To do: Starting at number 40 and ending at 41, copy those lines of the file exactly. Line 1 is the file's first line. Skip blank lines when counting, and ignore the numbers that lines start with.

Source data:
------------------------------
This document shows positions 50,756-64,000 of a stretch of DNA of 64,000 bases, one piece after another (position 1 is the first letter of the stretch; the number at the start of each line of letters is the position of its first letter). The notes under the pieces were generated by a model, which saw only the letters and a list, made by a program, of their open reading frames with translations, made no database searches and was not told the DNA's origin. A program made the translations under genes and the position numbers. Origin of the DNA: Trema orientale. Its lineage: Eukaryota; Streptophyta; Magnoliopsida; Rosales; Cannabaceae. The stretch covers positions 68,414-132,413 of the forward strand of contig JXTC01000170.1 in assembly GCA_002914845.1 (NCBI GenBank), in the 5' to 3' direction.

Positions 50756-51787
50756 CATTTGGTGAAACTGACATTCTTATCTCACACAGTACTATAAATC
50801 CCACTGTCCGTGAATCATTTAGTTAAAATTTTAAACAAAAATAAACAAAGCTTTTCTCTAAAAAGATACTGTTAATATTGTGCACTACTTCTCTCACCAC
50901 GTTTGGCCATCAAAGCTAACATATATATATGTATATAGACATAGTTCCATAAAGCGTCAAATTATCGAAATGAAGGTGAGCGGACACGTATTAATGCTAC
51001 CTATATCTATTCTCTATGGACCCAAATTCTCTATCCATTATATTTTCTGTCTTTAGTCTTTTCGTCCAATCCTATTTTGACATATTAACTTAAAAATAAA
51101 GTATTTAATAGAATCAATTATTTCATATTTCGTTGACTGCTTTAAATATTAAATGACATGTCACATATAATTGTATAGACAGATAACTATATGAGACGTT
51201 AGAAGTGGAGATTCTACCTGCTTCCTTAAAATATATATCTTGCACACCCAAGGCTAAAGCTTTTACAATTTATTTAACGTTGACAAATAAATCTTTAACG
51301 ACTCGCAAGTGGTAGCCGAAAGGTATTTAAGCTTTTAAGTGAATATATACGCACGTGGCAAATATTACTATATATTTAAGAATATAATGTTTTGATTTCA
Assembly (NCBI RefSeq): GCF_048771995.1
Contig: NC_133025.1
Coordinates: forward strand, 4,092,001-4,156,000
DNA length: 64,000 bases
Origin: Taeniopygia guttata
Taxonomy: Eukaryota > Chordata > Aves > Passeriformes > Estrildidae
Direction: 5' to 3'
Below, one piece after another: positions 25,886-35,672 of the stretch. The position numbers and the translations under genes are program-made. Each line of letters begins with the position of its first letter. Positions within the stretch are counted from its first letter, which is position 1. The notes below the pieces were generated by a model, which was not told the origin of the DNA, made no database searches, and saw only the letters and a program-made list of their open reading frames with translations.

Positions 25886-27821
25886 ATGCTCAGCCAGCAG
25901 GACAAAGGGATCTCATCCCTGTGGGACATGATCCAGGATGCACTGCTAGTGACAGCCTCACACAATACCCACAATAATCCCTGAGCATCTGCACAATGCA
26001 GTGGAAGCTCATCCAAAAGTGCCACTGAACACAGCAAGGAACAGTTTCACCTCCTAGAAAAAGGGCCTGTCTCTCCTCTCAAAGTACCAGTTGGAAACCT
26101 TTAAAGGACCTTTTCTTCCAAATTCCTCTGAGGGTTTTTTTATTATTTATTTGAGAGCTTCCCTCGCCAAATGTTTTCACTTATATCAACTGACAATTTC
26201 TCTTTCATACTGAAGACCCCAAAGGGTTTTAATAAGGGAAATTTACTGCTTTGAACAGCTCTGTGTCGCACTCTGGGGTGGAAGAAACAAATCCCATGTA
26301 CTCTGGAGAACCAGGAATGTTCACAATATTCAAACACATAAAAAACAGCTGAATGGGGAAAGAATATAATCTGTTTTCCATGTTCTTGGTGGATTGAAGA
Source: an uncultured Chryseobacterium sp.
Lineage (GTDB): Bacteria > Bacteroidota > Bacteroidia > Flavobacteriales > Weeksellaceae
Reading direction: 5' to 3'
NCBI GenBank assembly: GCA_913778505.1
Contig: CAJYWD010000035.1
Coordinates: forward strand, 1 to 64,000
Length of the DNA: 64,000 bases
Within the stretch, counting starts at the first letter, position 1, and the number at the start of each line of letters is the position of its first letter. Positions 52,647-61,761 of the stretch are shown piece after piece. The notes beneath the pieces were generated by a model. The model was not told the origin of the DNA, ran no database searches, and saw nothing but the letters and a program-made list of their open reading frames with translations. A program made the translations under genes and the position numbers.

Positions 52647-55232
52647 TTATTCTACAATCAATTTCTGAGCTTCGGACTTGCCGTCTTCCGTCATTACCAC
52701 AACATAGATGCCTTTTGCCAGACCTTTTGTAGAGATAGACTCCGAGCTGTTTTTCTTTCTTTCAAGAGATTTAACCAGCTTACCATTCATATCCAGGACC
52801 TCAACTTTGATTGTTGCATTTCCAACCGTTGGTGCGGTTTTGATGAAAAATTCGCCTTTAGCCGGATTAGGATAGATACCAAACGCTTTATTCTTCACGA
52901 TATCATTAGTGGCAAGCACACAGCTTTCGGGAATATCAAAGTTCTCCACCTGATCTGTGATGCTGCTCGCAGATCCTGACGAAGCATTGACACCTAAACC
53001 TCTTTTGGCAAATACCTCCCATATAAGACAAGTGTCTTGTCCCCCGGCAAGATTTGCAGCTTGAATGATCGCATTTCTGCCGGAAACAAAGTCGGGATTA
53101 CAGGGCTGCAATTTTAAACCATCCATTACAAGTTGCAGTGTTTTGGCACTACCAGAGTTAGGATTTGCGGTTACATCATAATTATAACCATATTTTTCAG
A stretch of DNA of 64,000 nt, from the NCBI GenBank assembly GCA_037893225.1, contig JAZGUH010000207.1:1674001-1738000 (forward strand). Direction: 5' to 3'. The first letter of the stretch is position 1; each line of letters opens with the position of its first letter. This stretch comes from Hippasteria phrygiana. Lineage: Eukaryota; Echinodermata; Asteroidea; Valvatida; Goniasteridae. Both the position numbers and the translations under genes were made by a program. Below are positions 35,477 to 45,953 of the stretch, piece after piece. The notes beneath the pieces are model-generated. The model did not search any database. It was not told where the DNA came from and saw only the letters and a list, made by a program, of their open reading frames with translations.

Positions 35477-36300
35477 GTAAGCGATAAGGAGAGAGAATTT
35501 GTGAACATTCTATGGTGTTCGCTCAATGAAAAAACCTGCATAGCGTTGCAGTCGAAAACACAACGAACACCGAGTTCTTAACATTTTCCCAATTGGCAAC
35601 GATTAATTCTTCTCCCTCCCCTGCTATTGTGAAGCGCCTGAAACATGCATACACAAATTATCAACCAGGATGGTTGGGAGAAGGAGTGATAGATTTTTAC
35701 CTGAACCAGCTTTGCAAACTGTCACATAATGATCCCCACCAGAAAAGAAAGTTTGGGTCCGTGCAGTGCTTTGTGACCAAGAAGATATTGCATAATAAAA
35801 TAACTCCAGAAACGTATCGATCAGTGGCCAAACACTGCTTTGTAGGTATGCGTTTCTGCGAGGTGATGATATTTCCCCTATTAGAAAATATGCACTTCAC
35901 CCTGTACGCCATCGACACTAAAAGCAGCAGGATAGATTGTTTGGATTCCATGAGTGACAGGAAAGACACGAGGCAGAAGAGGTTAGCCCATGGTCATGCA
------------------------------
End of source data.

A stretch of DNA of 64,000 nt, from the NCBI GenBank assembly GCA_037893225.1, contig JAZGUH010000207.1:1674001-1738000 (forward strand). Direction: 5' to 3'. The first letter of the stretch is position 1; each line of letters opens with the position of its first letter. This stretch comes from Hippasteria phrygiana. Lineage: Eukaryota; Echinodermata; Asteroidea; Valvatida; Goniasteridae. Both the position numbers and the translations under genes were made by a program. Below are positions 35,477 to 45,953 of the stretch, piece after piece. The notes beneath the pieces are model-generated. The model did not search any database. It was not told where the DNA came from and saw only the letters and a list, made by a program, of their open reading frames with translations.

Positions 35477-36300